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Pretty Polly: continued

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Murder Ballads
Secret London

That's unquestionably true. By avoiding any hint that Willie's victim was pregnant, the American song removes all clues to his motive for killing her, and so denies us the chance to neatly rationalise his crime away. In the American song, Willie kills for no reason at all, and seems to consider it a trivial act. That makes him a far scarier figure than his English ancestor.
In 1938, The Coon Creek Girls became the first women to record Pretty Polly. They were a string band led by Lily May and Rosie Ledford, a pair of Kentucky sisters recruited to provide music for an Ohio country music station. Their rendition sticks too closely to their male predecessors' lyrics to offer any striking new perspective, but they were the first recording artists to let Polly speak for herself as Willie draws his blade:

"Oh Willie, oh Willie, please spare me my life,
Oh Willie, oh Willie, please spare me my life,"
So deep into her bosom he plunged that fatal knife.

Lily May Ledford sings most of the rest from Willie's point of view, showing no greater empathy with Polly than any of the male singers had managed. She's certainly a good deal tougher than Dock Boggs, who coyly insists that the dead Polly has merely "fell asleep" in his own version. (29)
The Stanley Brothers recording followed in 1950, underpinning Ralph Stanley's high lonesome vocals with a stately stand-up bass to fatten out the sound. It's notable not only for the slurs on Polly's past reputation which we've already discussed, but also for a masterly bit of misdirection in the opening verses, which depict Willie as a rather gentle figure:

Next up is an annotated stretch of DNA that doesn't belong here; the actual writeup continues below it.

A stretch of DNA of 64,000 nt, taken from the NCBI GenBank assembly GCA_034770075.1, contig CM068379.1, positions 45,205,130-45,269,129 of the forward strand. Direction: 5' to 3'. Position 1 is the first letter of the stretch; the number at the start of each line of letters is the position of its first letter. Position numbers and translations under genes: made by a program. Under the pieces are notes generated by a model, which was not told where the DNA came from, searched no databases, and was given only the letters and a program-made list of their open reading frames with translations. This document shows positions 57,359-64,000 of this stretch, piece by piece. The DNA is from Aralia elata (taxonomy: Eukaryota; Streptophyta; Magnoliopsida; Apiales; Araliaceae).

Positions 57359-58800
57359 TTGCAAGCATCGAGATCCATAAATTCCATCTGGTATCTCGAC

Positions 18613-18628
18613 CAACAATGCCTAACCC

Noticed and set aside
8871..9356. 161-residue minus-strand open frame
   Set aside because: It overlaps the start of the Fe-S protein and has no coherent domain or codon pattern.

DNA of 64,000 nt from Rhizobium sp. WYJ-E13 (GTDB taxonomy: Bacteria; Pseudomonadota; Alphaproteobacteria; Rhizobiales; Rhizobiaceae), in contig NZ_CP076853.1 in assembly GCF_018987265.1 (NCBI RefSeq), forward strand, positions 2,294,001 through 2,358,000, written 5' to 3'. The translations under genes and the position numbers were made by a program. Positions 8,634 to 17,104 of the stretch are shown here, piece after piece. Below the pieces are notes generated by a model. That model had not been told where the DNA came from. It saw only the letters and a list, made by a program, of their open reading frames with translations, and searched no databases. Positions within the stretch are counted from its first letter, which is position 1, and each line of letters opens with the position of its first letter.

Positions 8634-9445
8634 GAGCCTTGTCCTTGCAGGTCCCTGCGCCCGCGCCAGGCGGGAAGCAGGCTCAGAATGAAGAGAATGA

"Oh Polly, Pretty Polly, would you take me unkind,
Polly, Pretty Polly, would you take me unkind,
Let me sit down beside you and tell you my mind.

"Oh my mind is to marry and never to part,
My mind is to marry and never to part,
The first time I saw you, it wounded my heart."

Butter wouldn't melt. Even as he's giving Polly these loving assurances, though, Willie knows full well that the grave he's just dug for her is waiting, and that it won't be empty for long. The Stanley Brothers skip both the "spade lying by" verse, and any description of Polly's murder itself, perhaps fearing they'd put off the record buyers of the day, but Ralph Stanley re-instated both these scenes when he returned to the song in 1997 for a duet with Patty Loveless. (30)
So far, the musicians recording Pretty Polly had all come from the adjoining bluegrass states of Kentucky and Virginia, with even the Coon Creek Girls' radio career taking them no further than neighbouring Ohio. Pete Seeger, a New Yorker, broke that regional monopoly in 1957, edging the song across a genre boundary too from country into folk. Seeger used a canny selection of Shelton's and Boggs' verses which helped confirm a clear trend in the song's development so far.

Ball tells it all in the third person, then whips back the curtain to say 'and that killer was me'

Taking the period from 1927 to 1960 as a convenient snapshot of Pretty Polly's first third-of-a-century on disc gives us seven different recordings to consider. The performers are, in chronological order: John Hammond, BF Shelton, Dock Boggs, The Coon Creek Girls, The Stanley Brothers, Pete Seeger and Estil C. Ball. The first three of these average out at 11 verses each, the middle three at nine verses, and the final three at eight. We've seen already that the more you prune Pretty Polly, the stronger it becomes, so its no coincidence that Ball's version is both the shortest recording of the song so far and arguably the best. (31)